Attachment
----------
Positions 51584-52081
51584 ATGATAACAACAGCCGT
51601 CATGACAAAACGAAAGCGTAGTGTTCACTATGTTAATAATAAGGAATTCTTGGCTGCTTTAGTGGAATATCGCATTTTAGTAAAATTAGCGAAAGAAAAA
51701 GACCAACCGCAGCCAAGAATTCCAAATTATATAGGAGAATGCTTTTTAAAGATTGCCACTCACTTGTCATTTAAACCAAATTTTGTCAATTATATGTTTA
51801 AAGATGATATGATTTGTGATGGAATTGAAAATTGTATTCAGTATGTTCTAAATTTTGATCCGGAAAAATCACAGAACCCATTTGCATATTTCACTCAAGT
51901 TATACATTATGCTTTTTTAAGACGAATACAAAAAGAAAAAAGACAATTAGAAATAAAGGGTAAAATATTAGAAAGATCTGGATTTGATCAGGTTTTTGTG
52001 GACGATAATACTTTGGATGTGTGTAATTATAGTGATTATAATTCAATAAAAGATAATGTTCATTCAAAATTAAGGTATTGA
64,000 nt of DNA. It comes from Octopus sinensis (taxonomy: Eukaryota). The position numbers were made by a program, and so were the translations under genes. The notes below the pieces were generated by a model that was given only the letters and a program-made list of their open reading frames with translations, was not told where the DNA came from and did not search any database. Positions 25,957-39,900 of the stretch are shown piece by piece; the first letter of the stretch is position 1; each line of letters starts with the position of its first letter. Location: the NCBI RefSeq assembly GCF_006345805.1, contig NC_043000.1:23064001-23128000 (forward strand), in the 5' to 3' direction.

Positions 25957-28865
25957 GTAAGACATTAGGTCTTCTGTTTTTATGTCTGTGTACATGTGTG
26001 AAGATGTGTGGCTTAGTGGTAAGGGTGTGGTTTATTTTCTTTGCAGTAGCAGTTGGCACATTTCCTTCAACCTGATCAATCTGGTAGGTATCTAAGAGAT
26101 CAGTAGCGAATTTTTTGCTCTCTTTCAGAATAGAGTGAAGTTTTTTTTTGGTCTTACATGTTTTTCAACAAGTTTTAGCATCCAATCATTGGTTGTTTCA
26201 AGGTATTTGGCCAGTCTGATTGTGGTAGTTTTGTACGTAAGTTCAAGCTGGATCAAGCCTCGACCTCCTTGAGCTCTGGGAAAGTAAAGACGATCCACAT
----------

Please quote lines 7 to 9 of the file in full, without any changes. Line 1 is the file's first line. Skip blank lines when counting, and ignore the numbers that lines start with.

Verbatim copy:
52001 GACGATAATACTTTGGATGTGTGTAATTATAGTGATTATAATTCAATAAAAGATAATGTTCATTCAAAATTAAGGTATTGA
64,000 nt of DNA. It comes from Octopus sinensis (taxonomy: Eukaryota). The position numbers were made by a program, and so were the translations under genes. The notes below the pieces were generated by a model that was given only the letters and a program-made list of their open reading frames with translations, was not told where the DNA came from and did not search any database. Positions 25,957-39,900 of the stretch are shown piece by piece; the first letter of the stretch is position 1; each line of letters starts with the position of its first letter. Location: the NCBI RefSeq assembly GCF_006345805.1, contig NC_043000.1:23064001-23128000 (forward strand), in the 5' to 3' direction.

Positions 25957-28865